First, please provide access to all Members of the House Judiciary Committee those briefings and materials you have made available to 19 Members as of now. Currently, it is my understanding that the entire membership of the House Permanent Select Committee on Intelligence and the Senate Committee on the Judiciary and the Senate Select Committee on Intelligence has been permitted to be “read in” to the TSP program. The only Committee of jurisdiction that has not been offered the same access is the House Judiciary Committee. This is unacceptable and serves little purpose but to impede our Members review of the program and understanding of your request for retroactive amnesty.

Second, please provide the Memorandum for Alberto R. Gonzales, Counsel to the President, and William J. Haynes, II, General Counsel Department of Defense, from John C. Yoo, Deputy Assistant Attorney General and Robert J. Delahunty, Special Counsel, Office of Legal Counsel, Re: Authority for Use of Military Force to Combat Terrorist Activities Within the United States. It is believed that this Memorandum is dated either October 17, 2001, or October 23, 2001. Based on the title of this document, and based on the contents of similar memoranda issued at roughly the same time, it appears that a substantial portion of this Memorandum provides a legal determination and analysis as to the nature and scope of the Presidential war powers to accomplish specific acts within the United States. Congress is entitled to know the executive branch’s interpretation of its constitutional powers.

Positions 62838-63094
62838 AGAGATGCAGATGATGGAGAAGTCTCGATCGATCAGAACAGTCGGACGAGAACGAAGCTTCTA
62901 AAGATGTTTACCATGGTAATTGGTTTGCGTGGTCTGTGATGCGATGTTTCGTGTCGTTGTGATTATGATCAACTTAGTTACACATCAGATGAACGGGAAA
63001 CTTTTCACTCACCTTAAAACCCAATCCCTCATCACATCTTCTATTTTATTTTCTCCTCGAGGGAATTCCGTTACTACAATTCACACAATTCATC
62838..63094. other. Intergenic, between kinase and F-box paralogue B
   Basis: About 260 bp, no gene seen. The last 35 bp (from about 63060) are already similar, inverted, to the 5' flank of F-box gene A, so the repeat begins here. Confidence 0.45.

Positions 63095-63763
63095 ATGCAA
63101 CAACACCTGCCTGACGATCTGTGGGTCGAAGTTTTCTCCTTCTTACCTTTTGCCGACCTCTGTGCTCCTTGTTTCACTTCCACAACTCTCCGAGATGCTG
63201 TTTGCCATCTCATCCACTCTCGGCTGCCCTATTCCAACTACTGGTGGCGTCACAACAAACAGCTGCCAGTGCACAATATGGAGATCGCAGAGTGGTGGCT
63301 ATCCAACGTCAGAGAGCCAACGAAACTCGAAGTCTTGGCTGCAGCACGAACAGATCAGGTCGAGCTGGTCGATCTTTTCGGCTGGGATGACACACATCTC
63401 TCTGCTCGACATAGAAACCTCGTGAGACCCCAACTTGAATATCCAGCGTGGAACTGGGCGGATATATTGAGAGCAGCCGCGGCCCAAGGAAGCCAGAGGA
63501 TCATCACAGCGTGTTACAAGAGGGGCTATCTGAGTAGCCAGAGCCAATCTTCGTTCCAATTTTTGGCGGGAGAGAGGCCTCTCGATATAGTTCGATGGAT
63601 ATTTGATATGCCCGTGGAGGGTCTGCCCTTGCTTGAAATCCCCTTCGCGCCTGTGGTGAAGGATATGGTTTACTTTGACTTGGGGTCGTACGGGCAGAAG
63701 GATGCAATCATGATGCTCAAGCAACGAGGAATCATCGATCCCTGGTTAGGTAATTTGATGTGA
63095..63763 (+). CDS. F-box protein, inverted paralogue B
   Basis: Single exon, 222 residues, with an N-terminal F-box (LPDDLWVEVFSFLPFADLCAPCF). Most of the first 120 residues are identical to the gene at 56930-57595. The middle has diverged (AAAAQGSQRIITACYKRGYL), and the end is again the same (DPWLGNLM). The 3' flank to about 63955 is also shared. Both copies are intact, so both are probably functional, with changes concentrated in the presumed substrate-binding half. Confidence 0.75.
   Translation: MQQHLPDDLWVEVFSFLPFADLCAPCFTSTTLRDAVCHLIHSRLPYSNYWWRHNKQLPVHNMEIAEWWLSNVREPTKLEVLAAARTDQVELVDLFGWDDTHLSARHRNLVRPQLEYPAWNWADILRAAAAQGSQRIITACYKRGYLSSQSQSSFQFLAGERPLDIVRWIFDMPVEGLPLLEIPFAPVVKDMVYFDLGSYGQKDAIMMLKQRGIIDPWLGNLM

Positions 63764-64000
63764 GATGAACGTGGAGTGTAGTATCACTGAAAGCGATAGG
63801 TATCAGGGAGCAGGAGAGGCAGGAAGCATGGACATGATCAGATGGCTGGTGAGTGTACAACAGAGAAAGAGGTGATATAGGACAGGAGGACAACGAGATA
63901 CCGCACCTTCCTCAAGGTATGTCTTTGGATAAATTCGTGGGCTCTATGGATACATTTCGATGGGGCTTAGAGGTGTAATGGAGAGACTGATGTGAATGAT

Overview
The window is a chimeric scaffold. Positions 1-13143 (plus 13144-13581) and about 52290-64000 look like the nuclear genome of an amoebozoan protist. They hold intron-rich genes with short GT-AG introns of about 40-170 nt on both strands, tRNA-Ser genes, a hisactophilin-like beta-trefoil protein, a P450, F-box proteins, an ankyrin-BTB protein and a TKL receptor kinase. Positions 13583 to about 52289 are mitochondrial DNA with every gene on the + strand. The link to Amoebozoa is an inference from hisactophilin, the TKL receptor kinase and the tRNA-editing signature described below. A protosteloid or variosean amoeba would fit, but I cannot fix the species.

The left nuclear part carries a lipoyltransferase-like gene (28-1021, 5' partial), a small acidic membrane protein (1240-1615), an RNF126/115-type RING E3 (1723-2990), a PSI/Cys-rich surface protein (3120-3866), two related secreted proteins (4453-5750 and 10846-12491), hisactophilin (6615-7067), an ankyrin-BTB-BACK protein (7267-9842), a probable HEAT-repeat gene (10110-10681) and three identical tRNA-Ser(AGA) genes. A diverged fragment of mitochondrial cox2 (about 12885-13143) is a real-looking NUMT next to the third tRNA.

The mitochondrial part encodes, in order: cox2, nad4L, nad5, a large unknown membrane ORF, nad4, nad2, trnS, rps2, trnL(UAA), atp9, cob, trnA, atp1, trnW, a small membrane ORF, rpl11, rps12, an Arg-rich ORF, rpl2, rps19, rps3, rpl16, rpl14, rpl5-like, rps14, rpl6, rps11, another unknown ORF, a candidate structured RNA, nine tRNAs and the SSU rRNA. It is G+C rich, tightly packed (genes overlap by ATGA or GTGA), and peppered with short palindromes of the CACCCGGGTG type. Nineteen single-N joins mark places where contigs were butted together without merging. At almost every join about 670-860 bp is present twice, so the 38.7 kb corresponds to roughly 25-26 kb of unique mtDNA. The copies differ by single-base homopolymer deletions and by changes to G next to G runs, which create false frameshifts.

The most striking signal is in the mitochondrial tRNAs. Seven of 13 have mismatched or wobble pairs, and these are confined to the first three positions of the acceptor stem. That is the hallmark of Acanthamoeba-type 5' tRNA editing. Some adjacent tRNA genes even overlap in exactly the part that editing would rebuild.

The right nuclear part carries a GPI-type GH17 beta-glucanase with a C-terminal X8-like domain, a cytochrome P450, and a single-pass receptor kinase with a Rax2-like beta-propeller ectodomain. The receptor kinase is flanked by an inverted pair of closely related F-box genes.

Third, please provide copies of filings, correspondence or transcripts of colloquies with the Foreign Intelligence Surveillance Court about TSP or other warrantless or other electronic surveillance programs, containing legal analysis, arguments, or decisions concerning the interpretation of FISA, the Fourth Amendment to the Constitution, the Authorization for the Use of Military Force enacted on September 18, 2001, or the President’s authority under Article II of the Constitution.